• Bring them berry laden branches when in season (I bring branches of wild autumn olive and elderberry into the chicken yard in late summer, and chickens love plucking the berries)
  • Keep your compost bin within the chicken yard or run. Turn it frequently to prevent rodents from making their homes in it.
  • Feed them mealworms, especially if they have little access to insects. Dried mealworms are a convenient treat. Or, you can raise mealworms and treat your chickens to live ones.
  • Provide a dust bathing area (sand/soil in a litter box will work).
  • Discarded Christmas trees and fallen branches can provide additional shade, cover, and perches. They enjoy the hiding places even if their set-up is predator proof.
  • Create an interesting playground of perches, using boards and/or fallen branches.
  • Hang a head of cabbage and a basket of other leafy greens for them to peck at.
  • In winter, a basket of birdseed-studded suet can be a great diversion and treat.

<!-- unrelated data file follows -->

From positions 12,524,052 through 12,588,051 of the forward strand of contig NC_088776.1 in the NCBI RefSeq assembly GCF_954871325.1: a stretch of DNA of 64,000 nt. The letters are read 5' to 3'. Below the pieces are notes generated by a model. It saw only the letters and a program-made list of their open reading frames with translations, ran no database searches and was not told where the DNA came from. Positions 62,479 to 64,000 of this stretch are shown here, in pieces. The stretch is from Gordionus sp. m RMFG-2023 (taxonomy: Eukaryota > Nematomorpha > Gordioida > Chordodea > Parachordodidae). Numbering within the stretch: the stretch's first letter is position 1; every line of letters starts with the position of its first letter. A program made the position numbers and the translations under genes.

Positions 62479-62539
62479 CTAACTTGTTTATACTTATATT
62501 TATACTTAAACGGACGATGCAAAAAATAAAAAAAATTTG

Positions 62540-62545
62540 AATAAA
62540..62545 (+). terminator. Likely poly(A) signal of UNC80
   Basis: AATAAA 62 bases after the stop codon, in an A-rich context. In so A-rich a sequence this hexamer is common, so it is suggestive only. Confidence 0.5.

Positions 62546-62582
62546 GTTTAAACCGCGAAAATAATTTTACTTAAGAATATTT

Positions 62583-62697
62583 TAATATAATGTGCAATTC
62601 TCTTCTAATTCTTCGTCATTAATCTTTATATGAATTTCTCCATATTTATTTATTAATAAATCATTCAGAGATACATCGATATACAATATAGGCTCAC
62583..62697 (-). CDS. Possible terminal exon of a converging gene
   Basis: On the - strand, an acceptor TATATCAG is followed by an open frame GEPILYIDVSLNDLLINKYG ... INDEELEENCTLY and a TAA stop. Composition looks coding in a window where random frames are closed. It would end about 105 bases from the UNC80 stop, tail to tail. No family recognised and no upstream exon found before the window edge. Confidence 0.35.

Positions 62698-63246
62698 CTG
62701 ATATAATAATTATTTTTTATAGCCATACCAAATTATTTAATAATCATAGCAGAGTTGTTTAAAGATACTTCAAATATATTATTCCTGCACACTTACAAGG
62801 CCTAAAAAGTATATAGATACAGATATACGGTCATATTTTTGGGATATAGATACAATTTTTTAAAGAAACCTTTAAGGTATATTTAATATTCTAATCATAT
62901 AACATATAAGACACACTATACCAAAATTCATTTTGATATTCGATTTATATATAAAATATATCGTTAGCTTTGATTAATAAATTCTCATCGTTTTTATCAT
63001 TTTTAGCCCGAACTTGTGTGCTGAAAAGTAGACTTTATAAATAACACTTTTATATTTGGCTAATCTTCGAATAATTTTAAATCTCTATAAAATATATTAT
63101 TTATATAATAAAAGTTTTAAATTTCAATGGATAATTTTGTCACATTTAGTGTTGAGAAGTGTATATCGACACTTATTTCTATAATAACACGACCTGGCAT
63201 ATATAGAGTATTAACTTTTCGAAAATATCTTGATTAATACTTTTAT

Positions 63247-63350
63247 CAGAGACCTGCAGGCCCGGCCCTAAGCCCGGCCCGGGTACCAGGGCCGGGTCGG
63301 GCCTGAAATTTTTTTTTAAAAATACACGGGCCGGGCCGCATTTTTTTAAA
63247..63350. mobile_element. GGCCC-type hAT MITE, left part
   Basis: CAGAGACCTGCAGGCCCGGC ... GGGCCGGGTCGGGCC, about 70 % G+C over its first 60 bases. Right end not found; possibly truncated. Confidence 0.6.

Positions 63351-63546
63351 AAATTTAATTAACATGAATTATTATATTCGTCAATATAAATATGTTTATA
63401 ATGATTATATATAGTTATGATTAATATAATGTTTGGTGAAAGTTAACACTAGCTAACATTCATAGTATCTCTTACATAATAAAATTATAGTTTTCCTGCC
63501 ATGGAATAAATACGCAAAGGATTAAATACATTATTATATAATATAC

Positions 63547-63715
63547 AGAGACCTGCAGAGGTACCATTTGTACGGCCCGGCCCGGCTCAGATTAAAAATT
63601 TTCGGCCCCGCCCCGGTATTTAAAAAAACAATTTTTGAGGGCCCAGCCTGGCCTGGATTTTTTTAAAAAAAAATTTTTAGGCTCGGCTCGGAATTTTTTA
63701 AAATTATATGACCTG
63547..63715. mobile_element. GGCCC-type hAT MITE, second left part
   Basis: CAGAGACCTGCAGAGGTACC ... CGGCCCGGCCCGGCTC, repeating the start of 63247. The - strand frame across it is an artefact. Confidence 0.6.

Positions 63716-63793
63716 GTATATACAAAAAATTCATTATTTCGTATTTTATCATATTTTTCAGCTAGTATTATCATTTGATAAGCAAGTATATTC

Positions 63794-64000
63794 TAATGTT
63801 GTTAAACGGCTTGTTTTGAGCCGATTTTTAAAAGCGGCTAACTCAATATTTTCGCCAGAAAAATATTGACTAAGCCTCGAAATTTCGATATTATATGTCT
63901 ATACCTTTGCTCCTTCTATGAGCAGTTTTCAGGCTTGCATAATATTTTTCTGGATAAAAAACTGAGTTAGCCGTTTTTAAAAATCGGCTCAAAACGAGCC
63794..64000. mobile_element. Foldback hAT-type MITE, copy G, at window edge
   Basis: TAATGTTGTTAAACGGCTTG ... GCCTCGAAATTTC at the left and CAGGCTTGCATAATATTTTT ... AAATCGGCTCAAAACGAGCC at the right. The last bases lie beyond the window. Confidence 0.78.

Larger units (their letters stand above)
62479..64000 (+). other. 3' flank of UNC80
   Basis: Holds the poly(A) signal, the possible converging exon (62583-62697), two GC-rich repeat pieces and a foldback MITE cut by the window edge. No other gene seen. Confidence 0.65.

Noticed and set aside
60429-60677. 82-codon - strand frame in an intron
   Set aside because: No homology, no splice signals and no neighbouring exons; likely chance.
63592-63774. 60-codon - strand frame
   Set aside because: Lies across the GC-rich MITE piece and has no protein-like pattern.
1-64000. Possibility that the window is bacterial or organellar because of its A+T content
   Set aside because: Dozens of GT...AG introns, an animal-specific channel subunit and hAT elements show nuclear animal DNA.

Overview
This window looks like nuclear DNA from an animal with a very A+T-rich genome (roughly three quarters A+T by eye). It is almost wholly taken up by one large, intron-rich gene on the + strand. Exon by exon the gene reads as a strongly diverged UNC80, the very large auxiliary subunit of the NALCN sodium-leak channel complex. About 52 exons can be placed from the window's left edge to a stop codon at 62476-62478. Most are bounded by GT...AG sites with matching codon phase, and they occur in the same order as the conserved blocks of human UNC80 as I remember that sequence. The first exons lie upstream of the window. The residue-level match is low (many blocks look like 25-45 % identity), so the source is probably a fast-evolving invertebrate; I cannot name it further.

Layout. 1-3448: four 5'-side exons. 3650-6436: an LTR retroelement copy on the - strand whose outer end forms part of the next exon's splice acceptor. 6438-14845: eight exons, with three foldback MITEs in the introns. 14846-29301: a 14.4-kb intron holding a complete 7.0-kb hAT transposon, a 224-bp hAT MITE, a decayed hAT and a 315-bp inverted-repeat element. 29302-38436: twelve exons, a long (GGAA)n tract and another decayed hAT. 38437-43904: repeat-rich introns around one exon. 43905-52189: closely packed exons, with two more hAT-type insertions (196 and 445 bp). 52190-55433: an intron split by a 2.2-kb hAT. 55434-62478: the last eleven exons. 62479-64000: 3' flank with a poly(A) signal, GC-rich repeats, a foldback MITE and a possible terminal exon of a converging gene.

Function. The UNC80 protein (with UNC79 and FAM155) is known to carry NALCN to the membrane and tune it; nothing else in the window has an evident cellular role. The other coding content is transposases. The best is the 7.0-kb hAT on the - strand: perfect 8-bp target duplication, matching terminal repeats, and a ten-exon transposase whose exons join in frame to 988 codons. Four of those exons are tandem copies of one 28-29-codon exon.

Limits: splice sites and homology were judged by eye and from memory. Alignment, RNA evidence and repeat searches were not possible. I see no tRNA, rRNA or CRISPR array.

• My friend Reta hangs a head of cabbage in the run to simulate green forage. It keeps them busy with something better than each other to peck. She also puts kale in the hanging basket, and, in winter, suet cakes.

Sources:

  1. Collias, N. E. and Collias, E. C. A Field Study of the Red Jungle Fowl in North-Central India. The Condor, 69: 360-368, 1967.
  2. Collias, N. E. and Saichuae, P. Ecology of the Red Jungle Fowl in Thailand and Malaya with Reference to the Origin of Domestication. Nat. Hist. Bull. Siam Soc. 189-200, 1967
  3. Johnson, R.A. Habitat Preference and Behavior of Breeding Jungle Fowl in Central Western Thailand. Wilson Bull, 270-272, 1963.
  4. Sawai, H. et al. The Origin and Genetic Variation of Domestic Chickens with Special Reference to Junglefowls Gallus g. gallus and G. varius. PloS one, 2010.
  5. Red Jungle Fowl Fact File

By Janet Pesaturo (Source:  ouroneacrefarm.com; May 5, 2014; http://tinyurl.com/pu9xjzh)